Scope and Content

From M. Micklewright in Kidderminster to Mary Tooth. As busy as Tooth is with her good work, she is sure that she will not be offended by Micklewright writing to her as this request ‘is also for the good of immortal souls, as you will see by the enclosed address of the Kidderminster friends [Methodists]’. Tooth’s influence could probably gain for them a small donation. Micklewright thought that a few individuals to whom Tooth has access and who can spare a little money, could be shown the address and the [subscriptions] book. If they would like to make a contribution, they could set down their names and addresses, with the sum of money that would like to give. The persons who Tooth had in mind were Mary and Rosamund Tooth, Mrs Hazlewood and her daughter, Mr Purton, Mrs Hurd, Mrs Ate, Mrs Harper, Mr Harper’s lawyer, Mrs Dutton of the Lloyd’s, Mr Pugh, Mr and Mrs Embrey and Mr [Richard?] Williams. If Tooth is still friendly with the Miss Whitmore’s, perhaps she could get something there and likewise the two Mr Smiths. The Kidderminster [Methodists] will also see what they can raise among themselves before they appeal to the public at large.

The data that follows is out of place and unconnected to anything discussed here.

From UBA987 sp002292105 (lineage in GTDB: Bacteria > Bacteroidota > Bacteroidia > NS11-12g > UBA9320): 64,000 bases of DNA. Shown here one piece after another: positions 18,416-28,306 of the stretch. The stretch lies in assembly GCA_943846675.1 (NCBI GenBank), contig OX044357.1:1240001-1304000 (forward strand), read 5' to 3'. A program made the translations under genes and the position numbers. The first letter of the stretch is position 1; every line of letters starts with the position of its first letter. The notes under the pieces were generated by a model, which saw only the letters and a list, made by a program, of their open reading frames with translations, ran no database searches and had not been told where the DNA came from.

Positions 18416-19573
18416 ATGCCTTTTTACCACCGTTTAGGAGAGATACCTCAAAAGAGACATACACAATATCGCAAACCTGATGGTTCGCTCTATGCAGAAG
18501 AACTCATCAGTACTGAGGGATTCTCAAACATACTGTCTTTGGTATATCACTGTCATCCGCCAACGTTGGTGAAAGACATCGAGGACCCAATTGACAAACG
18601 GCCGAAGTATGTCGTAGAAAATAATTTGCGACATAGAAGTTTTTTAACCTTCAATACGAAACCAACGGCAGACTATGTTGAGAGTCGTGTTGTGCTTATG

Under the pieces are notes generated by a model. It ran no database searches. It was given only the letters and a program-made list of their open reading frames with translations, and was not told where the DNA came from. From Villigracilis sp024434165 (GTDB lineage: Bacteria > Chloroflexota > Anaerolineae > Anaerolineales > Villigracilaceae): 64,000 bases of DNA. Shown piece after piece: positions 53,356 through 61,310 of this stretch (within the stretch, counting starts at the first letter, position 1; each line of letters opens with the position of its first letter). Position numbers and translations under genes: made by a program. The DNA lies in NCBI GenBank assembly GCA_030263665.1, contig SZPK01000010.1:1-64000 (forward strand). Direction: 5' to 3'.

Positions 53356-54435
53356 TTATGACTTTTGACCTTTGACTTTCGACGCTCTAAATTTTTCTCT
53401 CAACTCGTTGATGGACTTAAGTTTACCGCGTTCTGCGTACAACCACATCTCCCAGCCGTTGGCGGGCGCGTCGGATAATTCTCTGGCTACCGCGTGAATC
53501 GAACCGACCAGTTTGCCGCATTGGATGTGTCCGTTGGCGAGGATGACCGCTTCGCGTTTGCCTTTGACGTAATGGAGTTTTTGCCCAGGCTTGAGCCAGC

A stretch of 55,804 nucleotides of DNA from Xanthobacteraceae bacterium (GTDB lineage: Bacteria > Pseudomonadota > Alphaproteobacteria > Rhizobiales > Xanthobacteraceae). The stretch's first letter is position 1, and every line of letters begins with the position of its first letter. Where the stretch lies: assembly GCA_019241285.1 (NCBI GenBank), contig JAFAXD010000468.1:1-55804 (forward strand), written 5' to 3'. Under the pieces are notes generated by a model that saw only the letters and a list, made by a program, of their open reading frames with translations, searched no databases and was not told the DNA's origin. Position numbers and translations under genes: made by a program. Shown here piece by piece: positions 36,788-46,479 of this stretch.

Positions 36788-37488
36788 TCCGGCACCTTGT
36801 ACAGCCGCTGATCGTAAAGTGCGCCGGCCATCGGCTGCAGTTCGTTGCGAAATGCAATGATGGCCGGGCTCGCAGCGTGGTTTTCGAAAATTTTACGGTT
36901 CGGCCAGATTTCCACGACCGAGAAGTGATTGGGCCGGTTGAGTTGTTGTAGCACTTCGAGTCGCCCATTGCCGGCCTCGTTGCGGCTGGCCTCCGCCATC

Micklewright hopes that Tooth has the satisfaction of seeing souls prosper and that there is an increase of those seeking Salvation. She would want to write much more but as it is, the shaking of her hand is such that she does not think that Tooth will be able to make much of her scrawl. Micklewright has much to thank God for – she can still see to read, she can do a little work and is able to get to chapel and attend class. She enjoys a ‘solid peace’ and a greater resignation to God’s will. She reflects on the life of [Mary Fletcher] and thinks that she has already ‘begun to walk in the good way’.

With regard to secular matters, Micklewright has many concerns. Her tenants are bad and repairs are expensive which make her an increasing burden to her son John who has a growing family. She is sure however that will not last long as she is entered into her seventy-ninth year.

Her love should be given to [Rosamund], Mrs Harper, Mrs Smith and Betty Turner (if she is still alive).

In a postscript she asks that Tooth have the kindness to pass the enclosed note with the address as directed. Tooth should also take charge of the [subscriptions] book and collect whatever money she can from her friends. The book and money must be returned by or on the 27th March as the collectors meet every fourth week to submit their accounts and pay what has been received into the hands of the treasurer.

Tooth should make up a parcel for Mr Barber. He will arrange to send it to Kidderminster via some conveyance. She receives the parcel the day after it leaves Madeley.